Decision making also needs consideration of lack-of-evidence: how might Ebola impact US

In earlier posts (such as here) I presented my concerns about the misplaced confidence that big-data supported predictive-analytics should obligate decision-makers to follow the computed recommendations.  My focus was specifically on completely automated decision-making, but I also suggest this is a subset of a broader mandate to obligate decision-making to be evidence-based.   Increasingly, we are lead to expect that all decisions are forced by convincing evidence.   Conversely, decisions are invalid if they are not supported by convincing evidence.  An example of the latter comes from the recent court decisions striking down same-sex marriage bans such as this one because

The ruling stated that the defendants’ argument that bans on marriage for same-sex couples promotes “the welfare of children, by encouraging good parenting in stable opposite sex families,” had no evidence of to support it.

“Because defendants have failed to demonstrate that these laws further any legitimate purpose, they unjustifiably discriminate on the basis of sexual orientation, and are in violation of the Equal Protection Clause,” the ruling states.

Decisions are not legitimate unless they are backed with compelling evidence, and decisions must be compatible with compelling evidence.   Evidence obligates decision-makers to make the one best evidence-based decision.  With big data and fast automated analytics, we have the opportunity to automate decision-making because the evidence is in the data and the decisions can be made quickly.   Advocates of evidence-based decision-making encourage us to embrace this approach (automated or not) as being optimal decision making.

I disagree.  Legitimate decision-making result in decisions that are contrary to available evidence.  Such decisions may be better than blindly following the recommendations based on evidence.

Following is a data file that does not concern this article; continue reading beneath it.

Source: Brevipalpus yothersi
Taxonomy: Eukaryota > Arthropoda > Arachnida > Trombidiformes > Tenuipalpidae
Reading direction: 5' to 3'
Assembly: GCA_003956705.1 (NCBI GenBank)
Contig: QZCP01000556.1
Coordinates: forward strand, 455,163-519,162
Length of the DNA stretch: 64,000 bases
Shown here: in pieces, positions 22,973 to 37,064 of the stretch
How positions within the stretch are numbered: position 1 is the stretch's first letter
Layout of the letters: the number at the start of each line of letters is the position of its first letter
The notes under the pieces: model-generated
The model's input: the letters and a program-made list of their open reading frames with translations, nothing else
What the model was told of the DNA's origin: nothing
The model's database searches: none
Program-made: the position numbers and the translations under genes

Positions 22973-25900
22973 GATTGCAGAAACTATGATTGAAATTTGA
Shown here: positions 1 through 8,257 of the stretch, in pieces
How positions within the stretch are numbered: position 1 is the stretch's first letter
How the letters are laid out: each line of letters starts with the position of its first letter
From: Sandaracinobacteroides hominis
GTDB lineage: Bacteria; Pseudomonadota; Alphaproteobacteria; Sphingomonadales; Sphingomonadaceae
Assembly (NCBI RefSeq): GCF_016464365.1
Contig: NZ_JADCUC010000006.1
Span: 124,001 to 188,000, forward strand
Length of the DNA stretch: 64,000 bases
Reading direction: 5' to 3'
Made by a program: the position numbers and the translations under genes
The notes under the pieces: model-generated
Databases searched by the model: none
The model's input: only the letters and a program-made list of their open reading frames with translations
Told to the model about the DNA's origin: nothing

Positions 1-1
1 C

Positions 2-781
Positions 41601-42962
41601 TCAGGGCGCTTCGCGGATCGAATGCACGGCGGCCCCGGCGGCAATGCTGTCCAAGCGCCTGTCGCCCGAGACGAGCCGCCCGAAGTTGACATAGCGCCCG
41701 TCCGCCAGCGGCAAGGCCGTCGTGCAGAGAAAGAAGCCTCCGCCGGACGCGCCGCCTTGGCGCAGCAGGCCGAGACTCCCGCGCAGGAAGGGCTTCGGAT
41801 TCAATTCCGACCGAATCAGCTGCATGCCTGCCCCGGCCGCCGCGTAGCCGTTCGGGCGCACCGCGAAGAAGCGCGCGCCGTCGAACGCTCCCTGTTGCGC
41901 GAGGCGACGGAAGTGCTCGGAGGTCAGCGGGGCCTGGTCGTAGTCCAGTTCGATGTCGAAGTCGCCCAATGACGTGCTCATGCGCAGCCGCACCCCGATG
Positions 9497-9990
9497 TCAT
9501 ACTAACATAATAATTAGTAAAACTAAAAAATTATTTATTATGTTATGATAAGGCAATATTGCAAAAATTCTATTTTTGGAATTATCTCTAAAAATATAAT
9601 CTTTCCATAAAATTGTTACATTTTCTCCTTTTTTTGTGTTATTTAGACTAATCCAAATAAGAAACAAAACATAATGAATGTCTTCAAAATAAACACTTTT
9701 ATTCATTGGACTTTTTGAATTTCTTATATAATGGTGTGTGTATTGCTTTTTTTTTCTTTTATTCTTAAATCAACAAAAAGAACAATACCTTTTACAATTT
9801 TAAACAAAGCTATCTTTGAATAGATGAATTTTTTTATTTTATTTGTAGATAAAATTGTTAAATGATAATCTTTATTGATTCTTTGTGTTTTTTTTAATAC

I think the present Ebola crisis provides an example of this.   We are told that all of the available evidence is that Ebola will not be a crisis in highly developed and wealthy countries like the USA.  The disease is hard to transmit and requires direct contact to body fluids from a symptomatic patient where that contact has access to an opening to get inside the body.

Ebola has a low infection rate.   Based on hard evidence from West Africa, the R0, the average number of people contracting the disease from an infected person, is measured to be between 1 and 2.   Also, we have evidence of demonstrably infectious practices in those countries where these practices involve traditions or poverty conditions that do not exist in this country.   Based on evidence alone, we should make decisions based on the expectation that the R0 for this disease in USA will not be greater than 2 and probably will be much less than 1.   The evidence says that the disease is not a threat to USA, and thus any suggestions of doubts or fears that it may get worse are not legitimate.   We dismiss anyone who suspects it might get worse as fear-mongers or as having the nefarious goals of politicizing the controversy especially during the run up of national elections.